Founded by industrialist Emile Guimet in 1889 to house his collection of Chinese and Japanese religious art, and later incorporating oriental collections from the Louvre, the museum has 45,000 objects from neolithic times onwards. Lower galleries focus on India and South-east Asia, centred on stunning Hindu and Buddhist Khmer sculpture from Cambodia. Don't miss the Giant's Way, part of the entrance to a temple complex at Angkor Wat. Upstairs, Chinese antiquities include mysterious jade discs. Afghan glassware and Moghul jewellery also feature...

Musée des Arts et Métiers

The 'arts and trades' museum is, in fact, Europe's oldest science museum, founded in 1794 by the constitutional bishop Henri Grégoire, initially as a way to educate France's manufacturing industry in useful scientific techniques. Housed in the former Benedictine priory of St-Martin-des-Champs, it became a museum proper in 1819; it's a fascinating, attractively laid out and vast collection of treasures. Here are beautiful astrolabes, celestial spheres, barometers, clocks, weighing devices, some of Pascal's calculating devices, amazing scale models of buildings...

Musée de l'Assistance Publique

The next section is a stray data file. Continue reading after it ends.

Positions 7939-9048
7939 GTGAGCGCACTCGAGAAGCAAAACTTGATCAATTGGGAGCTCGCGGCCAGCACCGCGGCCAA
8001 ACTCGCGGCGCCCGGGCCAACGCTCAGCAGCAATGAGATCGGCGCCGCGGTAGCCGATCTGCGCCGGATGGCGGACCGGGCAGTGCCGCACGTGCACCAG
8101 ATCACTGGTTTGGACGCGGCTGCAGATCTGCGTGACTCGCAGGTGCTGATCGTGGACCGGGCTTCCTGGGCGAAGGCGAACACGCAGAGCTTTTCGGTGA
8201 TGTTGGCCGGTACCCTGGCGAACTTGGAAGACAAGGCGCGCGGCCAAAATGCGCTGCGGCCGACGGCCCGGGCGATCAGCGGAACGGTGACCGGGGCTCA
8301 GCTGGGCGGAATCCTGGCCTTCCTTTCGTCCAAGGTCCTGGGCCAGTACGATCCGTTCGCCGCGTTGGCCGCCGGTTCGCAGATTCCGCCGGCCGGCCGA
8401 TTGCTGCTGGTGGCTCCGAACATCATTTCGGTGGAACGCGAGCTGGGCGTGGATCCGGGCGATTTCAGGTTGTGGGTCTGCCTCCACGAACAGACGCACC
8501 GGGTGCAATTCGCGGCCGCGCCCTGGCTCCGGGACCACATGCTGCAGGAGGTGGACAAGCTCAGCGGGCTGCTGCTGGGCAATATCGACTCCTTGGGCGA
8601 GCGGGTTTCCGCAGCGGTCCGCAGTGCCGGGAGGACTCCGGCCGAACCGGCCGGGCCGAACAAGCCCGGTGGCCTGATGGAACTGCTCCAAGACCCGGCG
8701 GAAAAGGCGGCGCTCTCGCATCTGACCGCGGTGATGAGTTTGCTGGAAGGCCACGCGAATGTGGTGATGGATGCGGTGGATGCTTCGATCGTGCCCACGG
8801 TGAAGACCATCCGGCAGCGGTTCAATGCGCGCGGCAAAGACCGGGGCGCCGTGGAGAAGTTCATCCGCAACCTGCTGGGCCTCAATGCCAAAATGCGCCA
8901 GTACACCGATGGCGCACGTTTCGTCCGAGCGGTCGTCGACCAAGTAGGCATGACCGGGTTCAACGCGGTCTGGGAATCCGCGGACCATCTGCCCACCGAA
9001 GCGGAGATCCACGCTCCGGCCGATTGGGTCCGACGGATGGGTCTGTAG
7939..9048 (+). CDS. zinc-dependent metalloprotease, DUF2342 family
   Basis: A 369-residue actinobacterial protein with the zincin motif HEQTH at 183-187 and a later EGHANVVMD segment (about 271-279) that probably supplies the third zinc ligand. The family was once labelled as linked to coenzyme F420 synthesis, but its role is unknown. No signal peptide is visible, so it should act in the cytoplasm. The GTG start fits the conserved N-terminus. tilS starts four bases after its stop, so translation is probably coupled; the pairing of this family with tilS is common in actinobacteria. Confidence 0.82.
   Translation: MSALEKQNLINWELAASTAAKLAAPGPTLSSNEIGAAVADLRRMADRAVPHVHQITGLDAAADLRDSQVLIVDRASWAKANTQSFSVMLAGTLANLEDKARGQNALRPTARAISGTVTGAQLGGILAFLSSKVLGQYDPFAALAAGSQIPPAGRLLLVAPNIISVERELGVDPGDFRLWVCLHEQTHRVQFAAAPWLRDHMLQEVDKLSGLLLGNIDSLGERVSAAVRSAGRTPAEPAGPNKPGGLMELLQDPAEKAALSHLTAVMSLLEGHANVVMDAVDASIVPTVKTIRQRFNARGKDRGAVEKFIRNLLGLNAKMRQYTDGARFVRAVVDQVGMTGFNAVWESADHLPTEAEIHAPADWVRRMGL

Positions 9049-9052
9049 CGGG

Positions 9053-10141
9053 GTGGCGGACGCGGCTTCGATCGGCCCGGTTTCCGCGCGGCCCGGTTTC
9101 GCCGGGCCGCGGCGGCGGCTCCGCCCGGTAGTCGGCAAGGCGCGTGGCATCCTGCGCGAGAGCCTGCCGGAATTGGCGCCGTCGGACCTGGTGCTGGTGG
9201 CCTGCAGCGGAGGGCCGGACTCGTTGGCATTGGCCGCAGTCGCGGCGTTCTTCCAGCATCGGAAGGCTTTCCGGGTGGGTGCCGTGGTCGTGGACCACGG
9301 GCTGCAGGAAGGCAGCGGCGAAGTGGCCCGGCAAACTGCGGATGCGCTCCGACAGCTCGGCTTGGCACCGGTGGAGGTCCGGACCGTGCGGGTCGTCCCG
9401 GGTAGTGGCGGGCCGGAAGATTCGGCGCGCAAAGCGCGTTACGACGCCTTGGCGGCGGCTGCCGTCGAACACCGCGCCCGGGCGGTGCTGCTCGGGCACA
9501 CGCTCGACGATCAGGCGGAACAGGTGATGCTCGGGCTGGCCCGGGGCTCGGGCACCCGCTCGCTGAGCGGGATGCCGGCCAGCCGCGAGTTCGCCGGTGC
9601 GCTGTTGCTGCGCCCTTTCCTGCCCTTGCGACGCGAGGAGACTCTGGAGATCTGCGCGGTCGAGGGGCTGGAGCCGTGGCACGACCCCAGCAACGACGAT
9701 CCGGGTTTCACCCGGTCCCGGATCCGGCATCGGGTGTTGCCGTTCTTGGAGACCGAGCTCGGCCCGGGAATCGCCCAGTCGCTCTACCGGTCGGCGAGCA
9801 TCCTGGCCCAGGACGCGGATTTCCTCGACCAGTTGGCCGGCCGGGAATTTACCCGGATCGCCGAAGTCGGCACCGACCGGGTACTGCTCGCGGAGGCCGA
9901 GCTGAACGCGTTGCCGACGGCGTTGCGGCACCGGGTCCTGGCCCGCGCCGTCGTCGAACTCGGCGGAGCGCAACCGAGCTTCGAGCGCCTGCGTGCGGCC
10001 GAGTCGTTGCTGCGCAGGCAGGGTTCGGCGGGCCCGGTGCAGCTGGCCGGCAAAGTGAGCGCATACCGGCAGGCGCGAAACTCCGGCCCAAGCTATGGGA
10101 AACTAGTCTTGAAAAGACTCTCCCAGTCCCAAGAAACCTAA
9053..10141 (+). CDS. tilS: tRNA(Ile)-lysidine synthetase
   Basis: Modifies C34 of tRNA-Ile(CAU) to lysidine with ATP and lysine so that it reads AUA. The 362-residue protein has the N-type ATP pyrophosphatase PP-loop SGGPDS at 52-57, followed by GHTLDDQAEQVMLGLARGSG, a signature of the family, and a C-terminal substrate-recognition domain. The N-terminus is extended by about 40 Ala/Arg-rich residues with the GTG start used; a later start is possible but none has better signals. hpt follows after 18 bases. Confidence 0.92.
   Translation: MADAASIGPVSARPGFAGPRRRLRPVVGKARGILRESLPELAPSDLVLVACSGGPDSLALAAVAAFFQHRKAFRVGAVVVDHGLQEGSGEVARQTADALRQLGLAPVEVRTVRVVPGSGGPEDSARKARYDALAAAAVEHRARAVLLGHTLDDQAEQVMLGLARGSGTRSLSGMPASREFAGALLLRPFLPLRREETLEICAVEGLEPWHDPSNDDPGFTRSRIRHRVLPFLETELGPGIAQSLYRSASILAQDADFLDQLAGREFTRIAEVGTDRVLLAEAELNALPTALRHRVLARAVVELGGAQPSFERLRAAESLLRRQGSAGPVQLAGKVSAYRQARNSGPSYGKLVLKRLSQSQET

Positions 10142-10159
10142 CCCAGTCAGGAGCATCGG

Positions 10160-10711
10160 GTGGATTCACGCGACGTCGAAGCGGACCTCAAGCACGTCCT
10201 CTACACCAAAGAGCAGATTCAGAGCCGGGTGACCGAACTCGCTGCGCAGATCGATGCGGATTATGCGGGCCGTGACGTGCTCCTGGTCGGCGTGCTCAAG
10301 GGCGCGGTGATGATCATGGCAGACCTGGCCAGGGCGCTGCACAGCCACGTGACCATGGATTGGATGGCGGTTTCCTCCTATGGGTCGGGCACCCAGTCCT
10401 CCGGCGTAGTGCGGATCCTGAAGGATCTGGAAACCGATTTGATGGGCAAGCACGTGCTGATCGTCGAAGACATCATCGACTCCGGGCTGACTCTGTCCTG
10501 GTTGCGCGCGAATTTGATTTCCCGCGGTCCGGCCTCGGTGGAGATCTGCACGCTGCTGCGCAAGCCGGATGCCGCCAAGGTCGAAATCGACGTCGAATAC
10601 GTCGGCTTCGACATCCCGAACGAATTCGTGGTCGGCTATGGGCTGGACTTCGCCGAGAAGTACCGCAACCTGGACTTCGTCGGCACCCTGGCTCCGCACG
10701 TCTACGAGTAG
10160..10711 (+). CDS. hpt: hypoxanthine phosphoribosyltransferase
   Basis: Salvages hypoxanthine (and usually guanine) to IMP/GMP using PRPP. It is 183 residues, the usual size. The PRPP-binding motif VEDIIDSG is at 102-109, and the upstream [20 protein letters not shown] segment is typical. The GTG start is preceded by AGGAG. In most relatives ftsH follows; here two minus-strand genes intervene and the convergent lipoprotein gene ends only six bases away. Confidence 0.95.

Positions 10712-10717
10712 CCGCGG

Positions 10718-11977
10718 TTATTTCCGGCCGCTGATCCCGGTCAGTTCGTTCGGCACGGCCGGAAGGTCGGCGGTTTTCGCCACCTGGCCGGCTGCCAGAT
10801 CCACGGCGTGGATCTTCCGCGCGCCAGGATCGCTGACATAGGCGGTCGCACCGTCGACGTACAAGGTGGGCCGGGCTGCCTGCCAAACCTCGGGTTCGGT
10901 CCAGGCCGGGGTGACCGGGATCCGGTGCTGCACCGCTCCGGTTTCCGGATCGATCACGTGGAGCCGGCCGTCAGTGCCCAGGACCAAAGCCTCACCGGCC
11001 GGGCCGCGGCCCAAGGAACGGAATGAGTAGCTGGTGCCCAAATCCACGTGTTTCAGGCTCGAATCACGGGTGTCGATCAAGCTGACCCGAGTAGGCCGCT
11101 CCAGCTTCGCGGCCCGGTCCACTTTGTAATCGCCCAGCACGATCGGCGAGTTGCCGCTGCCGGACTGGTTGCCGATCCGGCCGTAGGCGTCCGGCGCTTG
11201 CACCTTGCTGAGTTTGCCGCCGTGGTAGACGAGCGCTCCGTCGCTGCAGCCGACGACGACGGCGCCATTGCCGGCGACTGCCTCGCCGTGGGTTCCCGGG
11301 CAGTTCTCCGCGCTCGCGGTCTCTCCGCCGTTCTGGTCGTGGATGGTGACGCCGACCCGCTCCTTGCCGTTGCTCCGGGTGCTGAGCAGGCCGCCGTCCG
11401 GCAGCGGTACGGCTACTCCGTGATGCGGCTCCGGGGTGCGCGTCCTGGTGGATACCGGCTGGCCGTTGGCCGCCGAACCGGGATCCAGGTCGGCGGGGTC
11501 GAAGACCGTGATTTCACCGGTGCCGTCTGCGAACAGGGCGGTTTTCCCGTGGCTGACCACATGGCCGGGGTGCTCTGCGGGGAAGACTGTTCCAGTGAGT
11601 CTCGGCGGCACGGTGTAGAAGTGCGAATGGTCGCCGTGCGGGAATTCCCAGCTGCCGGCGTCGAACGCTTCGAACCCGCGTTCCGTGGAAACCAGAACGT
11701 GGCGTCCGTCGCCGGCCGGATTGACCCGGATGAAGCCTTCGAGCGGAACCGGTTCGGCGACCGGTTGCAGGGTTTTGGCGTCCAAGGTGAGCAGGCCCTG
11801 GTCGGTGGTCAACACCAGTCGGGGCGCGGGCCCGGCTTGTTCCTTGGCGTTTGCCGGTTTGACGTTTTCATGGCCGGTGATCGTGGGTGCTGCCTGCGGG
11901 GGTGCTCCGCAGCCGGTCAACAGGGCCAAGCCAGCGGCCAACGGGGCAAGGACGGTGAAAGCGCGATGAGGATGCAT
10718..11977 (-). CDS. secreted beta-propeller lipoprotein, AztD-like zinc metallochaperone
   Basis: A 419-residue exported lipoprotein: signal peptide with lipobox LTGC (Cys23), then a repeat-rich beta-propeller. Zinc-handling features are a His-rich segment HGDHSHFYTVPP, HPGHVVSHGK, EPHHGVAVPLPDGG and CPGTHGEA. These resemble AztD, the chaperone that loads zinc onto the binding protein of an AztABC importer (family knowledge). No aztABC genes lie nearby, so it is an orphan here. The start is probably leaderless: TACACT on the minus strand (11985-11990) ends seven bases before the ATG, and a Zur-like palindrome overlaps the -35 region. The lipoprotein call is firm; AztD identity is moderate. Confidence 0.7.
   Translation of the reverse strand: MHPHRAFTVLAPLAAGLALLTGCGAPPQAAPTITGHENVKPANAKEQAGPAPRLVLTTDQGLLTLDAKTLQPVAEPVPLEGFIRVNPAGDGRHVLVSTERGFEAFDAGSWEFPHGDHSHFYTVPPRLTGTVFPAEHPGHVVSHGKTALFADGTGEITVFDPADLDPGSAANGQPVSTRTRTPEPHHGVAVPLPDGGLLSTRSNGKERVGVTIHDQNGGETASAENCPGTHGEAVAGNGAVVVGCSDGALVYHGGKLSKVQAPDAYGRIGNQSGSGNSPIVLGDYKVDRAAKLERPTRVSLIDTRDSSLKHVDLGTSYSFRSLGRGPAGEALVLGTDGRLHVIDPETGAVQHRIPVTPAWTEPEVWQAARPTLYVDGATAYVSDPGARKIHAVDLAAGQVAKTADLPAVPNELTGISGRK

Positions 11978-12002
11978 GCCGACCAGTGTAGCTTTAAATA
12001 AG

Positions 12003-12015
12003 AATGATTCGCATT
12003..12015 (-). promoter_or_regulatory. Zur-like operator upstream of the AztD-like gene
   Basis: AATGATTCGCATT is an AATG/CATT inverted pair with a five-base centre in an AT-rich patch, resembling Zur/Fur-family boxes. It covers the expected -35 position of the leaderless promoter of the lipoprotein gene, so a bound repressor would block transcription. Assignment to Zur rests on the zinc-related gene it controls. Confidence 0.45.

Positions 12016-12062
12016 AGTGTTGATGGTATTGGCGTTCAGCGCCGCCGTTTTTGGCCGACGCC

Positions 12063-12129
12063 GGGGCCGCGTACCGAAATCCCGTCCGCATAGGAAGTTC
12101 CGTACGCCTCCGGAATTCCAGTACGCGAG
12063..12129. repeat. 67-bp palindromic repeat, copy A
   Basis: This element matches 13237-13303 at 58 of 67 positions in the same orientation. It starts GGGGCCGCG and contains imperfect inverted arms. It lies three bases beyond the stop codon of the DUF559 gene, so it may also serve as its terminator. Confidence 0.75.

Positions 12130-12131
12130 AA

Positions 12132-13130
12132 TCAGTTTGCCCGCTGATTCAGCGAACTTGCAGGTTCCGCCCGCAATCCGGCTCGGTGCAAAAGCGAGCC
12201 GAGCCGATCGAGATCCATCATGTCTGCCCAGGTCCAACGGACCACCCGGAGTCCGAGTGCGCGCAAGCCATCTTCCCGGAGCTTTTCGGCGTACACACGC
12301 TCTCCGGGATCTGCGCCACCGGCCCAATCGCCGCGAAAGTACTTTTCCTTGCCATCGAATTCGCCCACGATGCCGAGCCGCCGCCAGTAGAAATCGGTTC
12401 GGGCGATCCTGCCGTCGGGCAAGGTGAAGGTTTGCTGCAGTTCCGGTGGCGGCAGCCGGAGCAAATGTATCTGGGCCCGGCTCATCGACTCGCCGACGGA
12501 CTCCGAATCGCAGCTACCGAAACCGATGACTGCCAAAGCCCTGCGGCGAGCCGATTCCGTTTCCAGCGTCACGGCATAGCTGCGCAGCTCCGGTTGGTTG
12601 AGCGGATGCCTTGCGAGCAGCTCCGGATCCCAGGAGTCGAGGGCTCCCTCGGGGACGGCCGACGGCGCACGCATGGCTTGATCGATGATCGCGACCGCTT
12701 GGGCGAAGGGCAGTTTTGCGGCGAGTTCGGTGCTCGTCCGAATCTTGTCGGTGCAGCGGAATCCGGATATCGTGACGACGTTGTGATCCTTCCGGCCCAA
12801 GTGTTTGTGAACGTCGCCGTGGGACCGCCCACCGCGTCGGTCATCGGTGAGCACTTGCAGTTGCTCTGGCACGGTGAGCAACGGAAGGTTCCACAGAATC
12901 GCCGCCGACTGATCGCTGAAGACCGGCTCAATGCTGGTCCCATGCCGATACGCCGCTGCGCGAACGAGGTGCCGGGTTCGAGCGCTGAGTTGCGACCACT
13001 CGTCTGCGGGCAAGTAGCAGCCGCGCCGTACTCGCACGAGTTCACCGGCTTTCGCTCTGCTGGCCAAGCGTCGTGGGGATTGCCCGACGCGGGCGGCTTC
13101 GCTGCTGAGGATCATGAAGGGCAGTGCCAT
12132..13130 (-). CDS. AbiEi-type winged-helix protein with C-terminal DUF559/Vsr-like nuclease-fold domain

The history of Paris hospitals, from the days when they were receptacles for abandoned babies to the dawn of modern medicine, is shown through paintings, prints, and a mock ward and pharmacy...

Musée de la Chasse et de la Nature

A two-year overhaul turned the three-floor hunting museum from a musty old-timer into something really rather special. When it reopened in 2007, it had kept the basic layout and proportions of the two adjoining 17th-century mansions it occupies, but many of its new exhibits and settings seem more suited to an art gallery than a museum. The history of hunting and man's larger relationship with the natural world are examined in things like a quirky series of wooden cabinets devoted to the owl, wolf, boar and stag...

Musée National Delacroix

Eugène Delacroix moved to this apartment and studio in 1857 in order to be near the Eglise St-Sulpice, where he was painting murals. This collection includes small oil paintings, free pastel studies of skies, sketches and lithographs, as well as his palette...